- Research Paper
Variation of cork porosity along the stem in harvested cork oak (Quercus suber L.) trees
Annals of Forest Science volume 78, Article number: 52 (2021)
Cork porosity, due to lenticular channels, varied along the stem of Quercus suber L. Lenticular channels’ area, rather than their number, decreased upwards along the stem. Area decrease was observed regardless of tree size and of its intrinsic porosity.
The cork of Quercus suber L. is radially crossed by lenticular channels, defining cork’s natural porosity. It has been suggested that porosity decreases from the stem base upwards, but studies on such variation have not yet been presented.
Three main research questions were addressed: (i) how large is the variation of cork porosity upwards along the stem; (ii) how does porosity variation relate with porosity traits, namely the size and number of lenticular channels and (iii) how much does porosity vary with stem height and between trees.
We set up a study at tree level to quantify the porosity of cork samples from fixed stem heights. Our statistical modelling approach was based on linear mixed-effects models, given the nested structure of the data. In the model fitting, porosity was described as a function of tree stem height, while the random effects explained the source of variability introduced by different tree size (as given by stem diameter at breast height, Dbh) and porosity (as given by intrinsic porosity, CPbh).
The lenticular channels’ area rather than their number consistently decreased up the stem. The area proportion of the lenticular channels in the cork tissue (i.e. porosity coefficient) decreased by about 1.4% per metre upwards along the stem, regardless of tree size and of its porosity.
Our findings highlight that the lenticular channels’ traits greatly vary among trees, much more than within-tree, which may be an important clue to predict variations in cork properties, for decision-making on cork oak management.
The unique phellogen, or cork cambium, of cork oak (Quercus suber L.) intensively produces numerous suberized walled and hollow cork cells, arranged in continuous, regular and concentric layers and resulting in a thick outer bark tissue, covering stem and branches (Natividade 1950; Pereira 2007).
The cork tissue is radially crossed by lenticular channels produced by specialized zones of the phellogen, the lenticular phellogen. Lenticular cells are loosely arranged, with large intercellular voids, and are chemically different from the surrounding suberized cork cells, with non-suberized lignified cell walls (Graça and Pereira 2004). Lenticular channels are believed to play the important physiological role of allowing air exchange for cells in the inner living tissues of the stem (Pereira 2007). They are therefore a natural feature, present in the cork of all cork oaks (Natividade 1934, 1950; Pereira 2007).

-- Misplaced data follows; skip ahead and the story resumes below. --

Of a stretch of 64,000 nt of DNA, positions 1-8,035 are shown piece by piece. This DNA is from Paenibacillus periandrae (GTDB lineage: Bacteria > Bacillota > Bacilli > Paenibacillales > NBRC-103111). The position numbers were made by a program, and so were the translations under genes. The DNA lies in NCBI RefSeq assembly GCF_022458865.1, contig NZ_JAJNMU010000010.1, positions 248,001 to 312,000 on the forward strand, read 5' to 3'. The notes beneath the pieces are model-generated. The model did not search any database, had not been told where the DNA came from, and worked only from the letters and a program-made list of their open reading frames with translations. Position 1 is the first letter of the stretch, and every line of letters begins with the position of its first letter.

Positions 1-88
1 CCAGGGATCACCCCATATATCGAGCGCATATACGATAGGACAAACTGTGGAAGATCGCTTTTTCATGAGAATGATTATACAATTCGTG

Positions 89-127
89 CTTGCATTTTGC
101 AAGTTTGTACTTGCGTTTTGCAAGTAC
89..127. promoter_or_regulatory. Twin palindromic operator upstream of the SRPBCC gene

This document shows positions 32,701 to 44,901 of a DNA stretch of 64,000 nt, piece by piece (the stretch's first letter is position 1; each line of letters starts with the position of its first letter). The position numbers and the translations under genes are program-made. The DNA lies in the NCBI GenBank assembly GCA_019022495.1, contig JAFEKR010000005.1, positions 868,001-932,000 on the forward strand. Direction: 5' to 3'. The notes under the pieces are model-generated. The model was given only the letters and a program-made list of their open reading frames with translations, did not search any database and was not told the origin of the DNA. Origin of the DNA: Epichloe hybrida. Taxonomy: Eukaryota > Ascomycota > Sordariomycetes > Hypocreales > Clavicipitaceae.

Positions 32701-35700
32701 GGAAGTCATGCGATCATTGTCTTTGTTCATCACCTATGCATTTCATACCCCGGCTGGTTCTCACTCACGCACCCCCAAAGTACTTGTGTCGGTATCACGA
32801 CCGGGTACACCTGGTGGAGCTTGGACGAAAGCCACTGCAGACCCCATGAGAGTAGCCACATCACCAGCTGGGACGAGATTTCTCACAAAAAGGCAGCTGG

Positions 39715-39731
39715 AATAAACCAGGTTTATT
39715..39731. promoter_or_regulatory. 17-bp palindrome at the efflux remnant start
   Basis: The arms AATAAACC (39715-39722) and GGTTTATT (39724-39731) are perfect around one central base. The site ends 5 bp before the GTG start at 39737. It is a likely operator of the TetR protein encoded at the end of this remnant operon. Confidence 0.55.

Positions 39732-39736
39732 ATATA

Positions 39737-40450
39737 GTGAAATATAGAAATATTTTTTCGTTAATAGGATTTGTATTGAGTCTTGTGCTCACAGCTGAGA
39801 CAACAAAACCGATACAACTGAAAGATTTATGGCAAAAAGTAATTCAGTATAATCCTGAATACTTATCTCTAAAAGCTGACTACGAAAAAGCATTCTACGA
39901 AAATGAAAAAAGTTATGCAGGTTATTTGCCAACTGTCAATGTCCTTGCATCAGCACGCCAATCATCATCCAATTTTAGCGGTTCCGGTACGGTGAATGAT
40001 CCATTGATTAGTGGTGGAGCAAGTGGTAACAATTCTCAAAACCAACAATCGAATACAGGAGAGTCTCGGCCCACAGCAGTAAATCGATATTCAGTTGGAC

The lenticular channels (or lenticels) are considered discontinuities in the cork tissue, known as “pores” and their number and size characterize “cork porosity”. Some cork defects, namely woody inclusions (“nail”) or insect galleries, are sometimes incorrectly associated with cork porosity. In the present work, only the lenticular channels will be considered to assess (biological) porosity.
Cork porosity in raw cork planks is a decisive quality parameter for the industry of cork products (Costa and Pereira 2010) and particularly for the flowsheet of natural stoppers or discs, the highly valuable end-products (Costa and Pereira 2006; González-Hernández et al. 2014). The abundance and area of the lenticular channels affect several properties of cork (e.g. permeability to liquids and gases and elasticity) and the performance of natural cork products (e.g. sealers, such as stoppers or discs) (Oliveira et al. 2015; Pereira 2015). The classification of cork planks is generally made in three commercial quality classes: good, medium and poor. Only good and medium cork planks, with lower porosity, are adequate to produce natural cork stoppers, the highest valuable product (Costa and Pereira 2004; Fernandes 2005; Lopes and Pereira 2000; Pereira et al. 1994; Prades et al. 2017).
Cork porosity varies considerably among trees in a stand (Pereira et al. 1996) and, not the least, within trees (Natividade 1934,1950). This variability might be largely determined by hybridization and high outcrossing rates, which lead to high genetic diversity within populations (Eriksson et al. 2017; Gandour et al. 2007; Natividade 1950; Toumi and Lumaret 1998) and can be considered a major strategy of cork oak for adaptation to changing environments (Hamrick 2004). To some extent, this genetic diversity in cork quality-related traits may be affected by forest management (e.g. selection of good-quality cork producing trees). On the other hand, the species’ adaptation to cope with environmental pressures might reveal a high phenotypic plasticity related to cork porosity (Mendes et al. 2019; Natividade 1934; Ramírez-Valiente et al. 2011).